Skip to content
Switch branches/tags
Go to file
Cannot retrieve contributors at this time
title order

First, let's see what the stack looks like from a bird's eye view.

Stack Overview

The stack is divided into multiple sections or logical segments.

Configuration management and cluster management


Configuration management is done with chef using chef-client and chef-server. This way, each of the nodes, whether just a docker host or a more traditional instance, is managed by chef.

This management includes both state management and configuration management.

Let's take hosts management for example. Chef is run on each of the nodes, updating the instance's private ip in the hosts file for each of the nodes. This way, when Zookeeper is notified of the hostname, all of the servers already know the private ip for that hostname.


Apache Mesos, Zookeeper, and Marathon are all first class citizens in the stack.

Each of the nodes is a cluster member and runs the mesos agent. Potentially (although not being done right now), you can run docker or any other service on any of the nodes you have in your cloud.

We'll go deeper into these in the proper docs.

Work instances

Work instances are servers or instances that actually get hit by user traffic. These are usually your web/API servers, backend servers, queue servers and others.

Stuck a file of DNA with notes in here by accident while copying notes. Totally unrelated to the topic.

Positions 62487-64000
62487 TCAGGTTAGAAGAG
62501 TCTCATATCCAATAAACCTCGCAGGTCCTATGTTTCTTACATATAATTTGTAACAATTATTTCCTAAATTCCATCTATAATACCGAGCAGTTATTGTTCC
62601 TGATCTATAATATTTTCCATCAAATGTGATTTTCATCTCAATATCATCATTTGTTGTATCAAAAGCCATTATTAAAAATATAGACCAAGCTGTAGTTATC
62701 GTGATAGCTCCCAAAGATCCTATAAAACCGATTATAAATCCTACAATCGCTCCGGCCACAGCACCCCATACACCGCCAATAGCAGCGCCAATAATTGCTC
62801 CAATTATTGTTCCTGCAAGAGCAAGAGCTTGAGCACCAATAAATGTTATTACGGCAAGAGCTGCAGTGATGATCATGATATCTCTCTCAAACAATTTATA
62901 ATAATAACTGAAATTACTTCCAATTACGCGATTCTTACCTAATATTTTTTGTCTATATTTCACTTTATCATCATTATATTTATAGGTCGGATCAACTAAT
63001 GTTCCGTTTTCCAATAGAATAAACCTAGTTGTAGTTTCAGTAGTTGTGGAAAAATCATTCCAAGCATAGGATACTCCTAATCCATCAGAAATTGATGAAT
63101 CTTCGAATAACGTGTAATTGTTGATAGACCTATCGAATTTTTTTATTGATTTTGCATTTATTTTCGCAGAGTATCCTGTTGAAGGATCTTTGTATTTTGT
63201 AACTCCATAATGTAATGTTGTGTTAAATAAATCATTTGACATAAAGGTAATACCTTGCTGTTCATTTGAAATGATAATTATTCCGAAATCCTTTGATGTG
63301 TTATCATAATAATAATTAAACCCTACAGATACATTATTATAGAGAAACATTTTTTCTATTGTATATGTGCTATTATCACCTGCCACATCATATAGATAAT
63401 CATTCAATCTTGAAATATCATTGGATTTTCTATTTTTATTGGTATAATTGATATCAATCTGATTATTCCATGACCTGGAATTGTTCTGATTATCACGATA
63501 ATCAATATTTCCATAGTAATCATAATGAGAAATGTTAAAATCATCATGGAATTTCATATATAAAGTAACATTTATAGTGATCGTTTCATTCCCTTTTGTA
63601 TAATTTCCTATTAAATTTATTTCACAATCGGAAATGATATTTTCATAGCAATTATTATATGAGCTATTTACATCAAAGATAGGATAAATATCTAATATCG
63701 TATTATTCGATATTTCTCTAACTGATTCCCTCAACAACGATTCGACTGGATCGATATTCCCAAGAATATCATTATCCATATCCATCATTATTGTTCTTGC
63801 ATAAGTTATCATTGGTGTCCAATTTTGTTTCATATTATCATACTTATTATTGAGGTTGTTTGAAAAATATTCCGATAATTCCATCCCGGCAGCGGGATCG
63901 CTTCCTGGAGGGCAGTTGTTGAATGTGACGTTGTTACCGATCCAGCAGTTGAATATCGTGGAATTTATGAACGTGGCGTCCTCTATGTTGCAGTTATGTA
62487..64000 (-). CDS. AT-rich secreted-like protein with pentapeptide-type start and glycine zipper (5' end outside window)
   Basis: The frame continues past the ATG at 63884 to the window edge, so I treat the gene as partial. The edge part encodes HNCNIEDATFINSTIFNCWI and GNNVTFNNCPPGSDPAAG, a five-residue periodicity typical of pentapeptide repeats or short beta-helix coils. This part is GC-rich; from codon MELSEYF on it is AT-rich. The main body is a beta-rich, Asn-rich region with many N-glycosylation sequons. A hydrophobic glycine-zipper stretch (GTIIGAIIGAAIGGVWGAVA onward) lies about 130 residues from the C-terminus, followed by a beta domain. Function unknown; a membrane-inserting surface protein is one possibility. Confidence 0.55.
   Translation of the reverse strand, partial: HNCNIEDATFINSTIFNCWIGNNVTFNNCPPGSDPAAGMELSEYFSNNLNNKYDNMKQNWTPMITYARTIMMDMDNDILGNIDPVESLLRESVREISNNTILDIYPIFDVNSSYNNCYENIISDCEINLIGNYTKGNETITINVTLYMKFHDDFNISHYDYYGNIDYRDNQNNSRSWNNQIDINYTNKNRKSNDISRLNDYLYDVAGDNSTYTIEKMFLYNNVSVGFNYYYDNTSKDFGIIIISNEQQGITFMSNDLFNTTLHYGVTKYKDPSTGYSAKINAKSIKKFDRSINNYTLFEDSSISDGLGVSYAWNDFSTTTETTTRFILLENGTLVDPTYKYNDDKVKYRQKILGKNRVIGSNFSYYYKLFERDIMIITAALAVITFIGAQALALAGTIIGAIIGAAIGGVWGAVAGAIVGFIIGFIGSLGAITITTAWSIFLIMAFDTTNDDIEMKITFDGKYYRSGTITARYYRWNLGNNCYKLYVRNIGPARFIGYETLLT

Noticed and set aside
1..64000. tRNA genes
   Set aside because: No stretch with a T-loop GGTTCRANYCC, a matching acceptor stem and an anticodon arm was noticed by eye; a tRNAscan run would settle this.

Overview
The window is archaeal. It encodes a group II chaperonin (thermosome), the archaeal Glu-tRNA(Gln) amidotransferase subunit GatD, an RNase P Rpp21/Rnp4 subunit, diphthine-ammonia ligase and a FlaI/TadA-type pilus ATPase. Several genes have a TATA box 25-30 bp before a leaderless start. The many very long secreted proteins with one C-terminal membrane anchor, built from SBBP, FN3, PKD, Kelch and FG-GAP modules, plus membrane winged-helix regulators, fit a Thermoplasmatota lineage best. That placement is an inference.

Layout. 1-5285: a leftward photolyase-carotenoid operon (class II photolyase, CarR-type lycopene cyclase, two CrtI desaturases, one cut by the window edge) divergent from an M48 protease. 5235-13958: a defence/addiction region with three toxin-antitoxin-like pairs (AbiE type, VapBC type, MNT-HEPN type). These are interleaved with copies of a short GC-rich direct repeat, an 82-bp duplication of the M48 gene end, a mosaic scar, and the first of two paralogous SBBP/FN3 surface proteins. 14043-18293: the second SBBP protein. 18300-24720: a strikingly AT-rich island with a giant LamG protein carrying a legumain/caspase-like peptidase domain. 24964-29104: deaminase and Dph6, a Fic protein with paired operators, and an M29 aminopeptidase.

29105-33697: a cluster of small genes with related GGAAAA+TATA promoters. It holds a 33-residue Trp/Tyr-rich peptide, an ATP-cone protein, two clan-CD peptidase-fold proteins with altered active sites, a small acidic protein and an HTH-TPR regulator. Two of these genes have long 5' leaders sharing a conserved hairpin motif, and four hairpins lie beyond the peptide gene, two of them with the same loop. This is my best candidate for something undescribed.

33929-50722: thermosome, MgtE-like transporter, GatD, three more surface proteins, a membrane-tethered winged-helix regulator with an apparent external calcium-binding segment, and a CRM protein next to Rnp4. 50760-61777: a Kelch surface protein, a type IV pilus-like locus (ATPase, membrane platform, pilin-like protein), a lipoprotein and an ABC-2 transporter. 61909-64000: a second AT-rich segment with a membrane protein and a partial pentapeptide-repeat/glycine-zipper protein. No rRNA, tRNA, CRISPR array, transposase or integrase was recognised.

For example, let's say you have an API that is queueing up tasks to Sidekiq queue. Those are part of the work instances group.



By default, all Nginx Access logs are being sent to logstash, and there's configuration in place to send JSON logs.

All of the stack's services output logs in JSON format to work with logstash. This way, if you want to centralize logs from all the services, you can.


Graphite provides stats across the board.

There's nothing sending stats over there by default, but you can configure it pretty easily (details in the graphite cookbook of course).


Provided by Sensu, monitoring is on by default for all instances (if Sensu is configured of course).

Default monitoring is for disk space, CPU, memory, and, of course, there are defaults in place for monitoring services, cron jobs and more.


For now, there are no data persistence layers in the stack. It will be wise of you to use RDS or any other managed data provider at this point.

With data, there are a lot of things to consider like recovery, backups, and more. These are outside our scope for now.